Illustration: Robert Neubecker

Arriving back to a barren and student-less campus in early January for practices as a member of the women’s track and field team, I found the coffee shops of Nassau summoning me each morning, drawing me away from the comforts of my upperclass dorm or the bustling post-practice locker room. With the looming presence of internship applications and junior papers (not to mention a PAW column assigned for March’s special food issue), I fully embraced being a Princeton coffee groupie over winter break. Here’s what I found.

Sophie Steidle ’25
Sophie Steidle ’25
Photo: Courtesy of Sophie Steidle ’25

Princetonians take their coffee seriously, and they have plenty of vendors to choose from, including the iconic Small World, Starbucks on Nassau Street, stylish corner shop Sakrid, and other café storefronts scattered not far from campus. They also enjoy the student-run Coffee Club on Prospect Avenue and now in a New College West location. Founded in 2019, Coffee Club employs 60-plus student baristas and offers a wide selection of specialty drinks and pastries.

Kelly Park, a junior barista from Oregon, said Coffee Club has always been her primary place to go (and not just for the employee discount). It provides high-quality coffee beans with a focus on sustainability. “We are still working on trying to incorporate more sustainability-oriented practices into our packaging, but in terms of sourcing materials, we do a good job,” Park said.

I am typically a very basic Starbucks or Small World gal. The ability to accumulate many gift cards over the holidays makes Starbucks both an affordable and practical option, and its mobile ordering adds efficiency. Especially during the semester, when you only have time for a 10-minute coffee run, Starbucks is reliable for students — though it’s far from unique and has limited seating. Small World, another well-known option, is celebrating its 30th anniversary in Princeton. Radiating cozy coffee shop energy and a louder atmosphere that makes group study sessions accessible, Small World has always been my go-to for off-campus studying (when there’s an available outlet to plug in my laptop).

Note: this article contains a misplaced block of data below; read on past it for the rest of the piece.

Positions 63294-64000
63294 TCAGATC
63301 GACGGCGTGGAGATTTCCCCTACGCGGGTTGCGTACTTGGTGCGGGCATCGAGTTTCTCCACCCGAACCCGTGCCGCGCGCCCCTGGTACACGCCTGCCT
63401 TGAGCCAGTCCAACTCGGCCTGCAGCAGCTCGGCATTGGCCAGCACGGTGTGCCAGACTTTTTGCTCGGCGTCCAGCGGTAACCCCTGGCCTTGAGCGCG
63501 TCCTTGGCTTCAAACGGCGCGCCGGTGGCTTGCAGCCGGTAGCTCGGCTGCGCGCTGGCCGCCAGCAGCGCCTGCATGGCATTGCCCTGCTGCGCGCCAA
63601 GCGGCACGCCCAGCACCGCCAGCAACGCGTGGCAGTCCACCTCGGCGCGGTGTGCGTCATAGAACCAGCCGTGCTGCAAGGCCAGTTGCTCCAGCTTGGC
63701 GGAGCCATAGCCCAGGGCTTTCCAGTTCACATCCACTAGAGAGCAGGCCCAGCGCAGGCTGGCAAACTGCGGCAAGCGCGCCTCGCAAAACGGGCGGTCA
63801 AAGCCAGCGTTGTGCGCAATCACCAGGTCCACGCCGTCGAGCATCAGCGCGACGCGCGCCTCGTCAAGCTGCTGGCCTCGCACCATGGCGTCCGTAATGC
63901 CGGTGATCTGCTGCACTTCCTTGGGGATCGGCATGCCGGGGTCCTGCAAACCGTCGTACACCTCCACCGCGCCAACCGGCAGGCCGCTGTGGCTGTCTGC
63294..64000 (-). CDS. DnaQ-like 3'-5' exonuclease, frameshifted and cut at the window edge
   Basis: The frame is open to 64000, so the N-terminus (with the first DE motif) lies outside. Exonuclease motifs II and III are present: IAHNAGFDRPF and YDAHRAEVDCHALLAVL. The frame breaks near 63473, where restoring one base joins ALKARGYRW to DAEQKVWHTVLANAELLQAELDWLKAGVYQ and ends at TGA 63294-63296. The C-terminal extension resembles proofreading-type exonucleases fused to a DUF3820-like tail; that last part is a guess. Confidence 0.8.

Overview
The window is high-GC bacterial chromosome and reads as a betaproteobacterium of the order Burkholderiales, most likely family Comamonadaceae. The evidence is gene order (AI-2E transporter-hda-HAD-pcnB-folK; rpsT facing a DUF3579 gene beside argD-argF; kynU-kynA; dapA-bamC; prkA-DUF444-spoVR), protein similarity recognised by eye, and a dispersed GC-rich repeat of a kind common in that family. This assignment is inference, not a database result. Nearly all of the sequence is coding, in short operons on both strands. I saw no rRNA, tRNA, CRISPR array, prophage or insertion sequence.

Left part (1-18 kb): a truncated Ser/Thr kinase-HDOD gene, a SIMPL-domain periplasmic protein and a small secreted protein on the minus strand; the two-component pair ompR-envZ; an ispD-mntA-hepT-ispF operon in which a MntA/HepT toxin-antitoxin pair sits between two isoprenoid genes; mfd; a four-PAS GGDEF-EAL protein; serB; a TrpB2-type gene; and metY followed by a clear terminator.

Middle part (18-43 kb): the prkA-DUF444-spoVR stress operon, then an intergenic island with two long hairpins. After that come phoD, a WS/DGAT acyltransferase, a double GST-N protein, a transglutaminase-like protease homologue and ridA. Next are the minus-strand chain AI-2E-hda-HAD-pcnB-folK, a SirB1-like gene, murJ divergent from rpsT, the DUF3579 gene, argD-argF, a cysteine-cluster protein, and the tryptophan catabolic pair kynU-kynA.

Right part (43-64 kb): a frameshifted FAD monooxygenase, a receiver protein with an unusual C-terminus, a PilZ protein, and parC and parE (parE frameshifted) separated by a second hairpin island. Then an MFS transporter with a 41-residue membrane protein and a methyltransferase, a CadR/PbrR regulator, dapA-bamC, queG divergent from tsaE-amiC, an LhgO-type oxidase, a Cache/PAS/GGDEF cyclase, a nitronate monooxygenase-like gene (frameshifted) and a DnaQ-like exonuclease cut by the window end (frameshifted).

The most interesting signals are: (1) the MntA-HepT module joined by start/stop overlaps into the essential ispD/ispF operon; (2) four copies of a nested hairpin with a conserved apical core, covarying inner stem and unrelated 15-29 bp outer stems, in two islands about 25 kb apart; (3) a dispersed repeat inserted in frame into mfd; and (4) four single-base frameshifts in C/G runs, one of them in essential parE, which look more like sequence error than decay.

During the break, I broke my routine and ventured to Earth’s End, an Illy café on Spring Street, and Sakrid Coffee Roasters, toward the western end of Nassau Street. Earth’s End offered a range of options, like Small World, and its location away from the strip of storefronts along Nassau made it seem like you were in an entirely different section of town. Sakrid’s atmosphere made for an efficient workplace for extended periods. And for someone who likes their coffee on the stronger side, the brew didn’t disappoint. At Earth’s End I ordered a regular drip coffee and found it to be very bold in flavor and less watery than at other cafés off campus. At Sakrid, I ordered a regular latte with whole milk and found it also strong, with just the right amount of frothed and steamed milk.

What do students look for when making their coffee selections? Angie Challman, a junior from Naples, Florida, said, “Quality plays a huge role. Some places on campus serve coffee that is not up to Coffee Club or Small World standard, and I usually avoid ordering from these places.” Challman makes lattes with the machine at her eating club, Charter, which saves on cost. “However, I still enjoy the environment coffee shops offer,” she said.

Park, a member of Tiger Inn, said her club has its own coffee chair, who “has been especially hardworking and has even brought in a wide variety of fancy syrups to customize our drinks.”

Daphne Banino, a sophomore from Sleepy Hollow, New York, is a fan of Sakrid but noted that the most affordable option for undergraduates is right in their dining halls, where the quality of coffee ranges from OK to “just murky water.”

Taking into account atmosphere, taste, and cost, my coffee exploration showed plenty of room for debate among Princeton’s connoisseurs. And with students’ enduring love of coffee (or caffeine addiction), those debates seem destined to continue.